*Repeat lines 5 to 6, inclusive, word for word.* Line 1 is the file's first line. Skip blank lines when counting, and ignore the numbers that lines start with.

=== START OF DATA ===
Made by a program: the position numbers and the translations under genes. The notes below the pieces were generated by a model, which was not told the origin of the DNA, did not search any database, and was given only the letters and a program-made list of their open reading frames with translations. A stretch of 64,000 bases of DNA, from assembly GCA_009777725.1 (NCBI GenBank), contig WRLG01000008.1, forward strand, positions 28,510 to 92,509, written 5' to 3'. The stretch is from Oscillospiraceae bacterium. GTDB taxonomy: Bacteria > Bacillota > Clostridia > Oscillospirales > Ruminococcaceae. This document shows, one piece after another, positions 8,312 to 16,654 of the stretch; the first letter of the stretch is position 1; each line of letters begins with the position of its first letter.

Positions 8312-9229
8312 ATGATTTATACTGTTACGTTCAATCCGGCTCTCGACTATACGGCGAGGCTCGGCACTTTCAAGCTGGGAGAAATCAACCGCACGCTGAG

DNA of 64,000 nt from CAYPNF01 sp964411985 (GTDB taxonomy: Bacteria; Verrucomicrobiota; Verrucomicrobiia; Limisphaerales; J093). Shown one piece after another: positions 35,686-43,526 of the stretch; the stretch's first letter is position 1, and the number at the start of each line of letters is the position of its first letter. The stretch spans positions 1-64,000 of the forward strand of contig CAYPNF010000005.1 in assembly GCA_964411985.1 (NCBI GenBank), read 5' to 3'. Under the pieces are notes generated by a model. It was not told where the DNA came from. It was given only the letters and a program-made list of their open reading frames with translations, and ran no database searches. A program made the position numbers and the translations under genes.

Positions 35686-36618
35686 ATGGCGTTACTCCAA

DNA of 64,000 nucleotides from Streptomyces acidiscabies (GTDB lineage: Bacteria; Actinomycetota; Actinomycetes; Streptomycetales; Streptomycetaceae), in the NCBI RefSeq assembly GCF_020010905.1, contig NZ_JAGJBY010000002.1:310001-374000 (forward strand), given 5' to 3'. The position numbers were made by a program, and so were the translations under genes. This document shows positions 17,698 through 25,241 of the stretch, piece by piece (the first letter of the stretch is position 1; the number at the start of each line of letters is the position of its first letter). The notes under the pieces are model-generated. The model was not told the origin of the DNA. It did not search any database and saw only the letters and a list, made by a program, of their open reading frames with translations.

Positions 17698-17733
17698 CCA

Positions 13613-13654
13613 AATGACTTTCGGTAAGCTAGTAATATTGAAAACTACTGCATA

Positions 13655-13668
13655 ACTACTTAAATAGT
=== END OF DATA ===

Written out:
Positions 35686-36618
35686 ATGGCGTTACTCCAA